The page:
An international fleet of spacecraft will be launched in 2018 to explore the Moon, Mars, Mercury and the Sun. Two sample-return spacecraft will enter orbit around asteroids while a third spacecraft will be launched to search for asteroids that contain water that can be mined.
NASA will also launch its next exoplanet hunting spacecraft in March. And the space agency will ring in 2019 with the first ever flyby of a Kuiper Belt object.
And, oh yes, Elon Musk is launching his car in the direction of Mars. (more…)
That’s what radiofrequency engineers call the mysterious forces guiding communications over the air. These forces involve complex physics and are difficult enough to master on Earth. They only get more baffling when you’re beaming signals into space.
Until now, the shape of choice for casting this “magic” has been the parabolic dish. The bigger the antenna dish, the better it is at “catching” or transmitting signals from far away.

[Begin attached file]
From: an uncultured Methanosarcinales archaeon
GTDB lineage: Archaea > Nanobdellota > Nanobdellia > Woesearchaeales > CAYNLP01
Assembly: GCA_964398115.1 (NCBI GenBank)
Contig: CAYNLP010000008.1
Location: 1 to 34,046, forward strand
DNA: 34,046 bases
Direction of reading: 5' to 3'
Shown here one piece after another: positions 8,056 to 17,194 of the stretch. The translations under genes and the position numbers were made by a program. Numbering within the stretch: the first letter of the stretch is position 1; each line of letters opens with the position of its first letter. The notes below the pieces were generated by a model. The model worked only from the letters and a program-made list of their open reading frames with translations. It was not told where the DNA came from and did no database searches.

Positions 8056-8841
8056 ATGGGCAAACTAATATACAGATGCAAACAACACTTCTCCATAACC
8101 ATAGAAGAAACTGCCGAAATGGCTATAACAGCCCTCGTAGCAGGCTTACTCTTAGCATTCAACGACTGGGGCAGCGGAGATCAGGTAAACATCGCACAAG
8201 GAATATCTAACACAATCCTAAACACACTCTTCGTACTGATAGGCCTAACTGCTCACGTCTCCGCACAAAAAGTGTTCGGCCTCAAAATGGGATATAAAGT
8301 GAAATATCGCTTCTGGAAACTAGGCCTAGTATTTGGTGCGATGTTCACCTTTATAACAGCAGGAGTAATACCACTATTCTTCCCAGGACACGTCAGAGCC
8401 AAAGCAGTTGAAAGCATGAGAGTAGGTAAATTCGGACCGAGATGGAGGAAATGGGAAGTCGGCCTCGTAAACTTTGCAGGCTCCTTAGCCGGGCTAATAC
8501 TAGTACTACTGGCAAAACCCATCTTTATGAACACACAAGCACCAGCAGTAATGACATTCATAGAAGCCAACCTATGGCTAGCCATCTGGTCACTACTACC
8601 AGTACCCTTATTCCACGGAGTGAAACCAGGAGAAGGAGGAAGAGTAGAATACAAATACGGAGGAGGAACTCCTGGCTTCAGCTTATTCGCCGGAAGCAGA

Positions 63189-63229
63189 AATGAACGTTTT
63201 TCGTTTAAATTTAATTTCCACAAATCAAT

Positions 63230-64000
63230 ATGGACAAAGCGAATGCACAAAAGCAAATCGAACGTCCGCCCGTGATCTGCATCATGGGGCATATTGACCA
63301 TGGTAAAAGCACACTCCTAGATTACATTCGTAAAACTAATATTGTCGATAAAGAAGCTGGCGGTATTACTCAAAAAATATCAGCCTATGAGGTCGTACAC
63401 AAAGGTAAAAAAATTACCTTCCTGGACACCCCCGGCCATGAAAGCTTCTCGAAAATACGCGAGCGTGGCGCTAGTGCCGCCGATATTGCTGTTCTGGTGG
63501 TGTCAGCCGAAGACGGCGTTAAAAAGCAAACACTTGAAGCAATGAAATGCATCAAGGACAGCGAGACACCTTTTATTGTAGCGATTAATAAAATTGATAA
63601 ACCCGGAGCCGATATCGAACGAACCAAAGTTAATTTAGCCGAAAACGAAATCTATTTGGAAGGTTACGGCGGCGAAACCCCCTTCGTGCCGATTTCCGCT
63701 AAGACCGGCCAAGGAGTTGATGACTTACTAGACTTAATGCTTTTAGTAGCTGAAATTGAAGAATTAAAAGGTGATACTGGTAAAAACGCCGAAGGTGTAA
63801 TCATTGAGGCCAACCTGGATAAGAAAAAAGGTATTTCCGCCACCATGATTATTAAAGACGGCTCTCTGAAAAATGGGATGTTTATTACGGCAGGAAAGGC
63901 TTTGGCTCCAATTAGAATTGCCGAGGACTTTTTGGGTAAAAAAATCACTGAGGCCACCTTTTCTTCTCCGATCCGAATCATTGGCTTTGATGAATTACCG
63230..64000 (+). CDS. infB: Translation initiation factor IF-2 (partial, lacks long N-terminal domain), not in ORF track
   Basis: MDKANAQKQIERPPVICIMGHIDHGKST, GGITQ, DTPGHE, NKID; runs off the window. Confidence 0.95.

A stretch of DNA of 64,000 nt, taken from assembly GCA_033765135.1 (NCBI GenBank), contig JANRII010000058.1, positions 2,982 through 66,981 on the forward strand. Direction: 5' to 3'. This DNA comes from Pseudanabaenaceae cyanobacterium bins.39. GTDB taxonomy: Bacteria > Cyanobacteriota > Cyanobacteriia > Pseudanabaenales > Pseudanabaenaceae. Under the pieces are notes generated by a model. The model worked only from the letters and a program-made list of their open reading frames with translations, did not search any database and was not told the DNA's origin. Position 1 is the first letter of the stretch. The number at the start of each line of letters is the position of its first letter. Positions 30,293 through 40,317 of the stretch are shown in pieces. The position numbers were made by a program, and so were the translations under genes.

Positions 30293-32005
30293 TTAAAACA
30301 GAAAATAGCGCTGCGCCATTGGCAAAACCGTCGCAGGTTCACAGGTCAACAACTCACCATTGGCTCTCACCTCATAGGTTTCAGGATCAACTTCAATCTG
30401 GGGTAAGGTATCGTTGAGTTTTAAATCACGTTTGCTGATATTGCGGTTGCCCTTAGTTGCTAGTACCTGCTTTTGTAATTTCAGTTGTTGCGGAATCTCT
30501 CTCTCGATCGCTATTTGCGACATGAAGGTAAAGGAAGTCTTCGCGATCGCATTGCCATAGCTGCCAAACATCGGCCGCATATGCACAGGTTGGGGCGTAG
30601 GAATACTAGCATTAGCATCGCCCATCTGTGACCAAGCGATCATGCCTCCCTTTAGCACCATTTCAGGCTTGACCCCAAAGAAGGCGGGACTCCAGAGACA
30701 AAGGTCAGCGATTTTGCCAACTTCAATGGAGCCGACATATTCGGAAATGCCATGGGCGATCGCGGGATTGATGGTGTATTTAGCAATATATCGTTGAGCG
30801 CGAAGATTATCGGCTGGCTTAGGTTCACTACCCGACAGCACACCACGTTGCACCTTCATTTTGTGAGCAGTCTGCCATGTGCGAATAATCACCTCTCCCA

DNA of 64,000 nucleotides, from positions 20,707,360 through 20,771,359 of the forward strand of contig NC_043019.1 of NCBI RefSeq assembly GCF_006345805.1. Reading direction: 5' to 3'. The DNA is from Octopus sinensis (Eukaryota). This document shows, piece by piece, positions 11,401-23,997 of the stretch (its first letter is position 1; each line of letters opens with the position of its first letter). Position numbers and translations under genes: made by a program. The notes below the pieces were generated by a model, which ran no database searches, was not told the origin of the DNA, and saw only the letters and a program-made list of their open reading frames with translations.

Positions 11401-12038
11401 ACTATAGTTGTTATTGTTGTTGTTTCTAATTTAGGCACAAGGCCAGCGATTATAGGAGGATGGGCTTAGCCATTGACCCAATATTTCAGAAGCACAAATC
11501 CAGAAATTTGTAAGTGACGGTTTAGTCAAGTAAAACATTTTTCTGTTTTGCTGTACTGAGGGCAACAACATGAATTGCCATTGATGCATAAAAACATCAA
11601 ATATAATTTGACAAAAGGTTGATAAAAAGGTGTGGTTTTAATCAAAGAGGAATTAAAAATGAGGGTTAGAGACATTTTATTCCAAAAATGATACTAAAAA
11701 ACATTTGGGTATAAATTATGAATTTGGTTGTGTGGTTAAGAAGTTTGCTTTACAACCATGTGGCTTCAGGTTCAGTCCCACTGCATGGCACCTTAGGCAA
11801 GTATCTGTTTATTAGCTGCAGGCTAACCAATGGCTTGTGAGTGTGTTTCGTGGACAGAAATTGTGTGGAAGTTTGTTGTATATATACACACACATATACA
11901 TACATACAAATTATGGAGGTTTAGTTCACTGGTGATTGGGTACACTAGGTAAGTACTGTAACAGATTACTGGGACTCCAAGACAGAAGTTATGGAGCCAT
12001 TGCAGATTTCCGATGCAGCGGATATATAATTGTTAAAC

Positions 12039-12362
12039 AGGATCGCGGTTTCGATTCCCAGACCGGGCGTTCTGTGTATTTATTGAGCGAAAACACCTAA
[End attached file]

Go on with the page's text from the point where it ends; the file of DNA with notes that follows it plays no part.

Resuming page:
But CubeSats are changing that. These spacecraft are meant to be light, cheap and extremely small: most aren’t much bigger than a cereal box. Suddenly, antenna designers have to pack their “black magic” into a device where there’s no room for a dish — let alone much else.
PASADENA, Calif. (NASA PR) — There was a time when you could find spacecraft clean rooms in two sizes –- – big and bigger. After all, these harsh-white, sterile environments have to handle very large spacecraft, support equipment, and a small legion of highly trained technicians and engineers.
PASADENA, Calif. (NASA PR) — When NASA launches its next mission on the journey to Mars – a stationary lander in 2016 – the flight will include two CubeSats. This will be the first time CubeSats have flown in deep space. If this flyby demonstration is successful, the technology will provide NASA the ability to quickly transmit status information about the main spacecraft after it lands on Mars.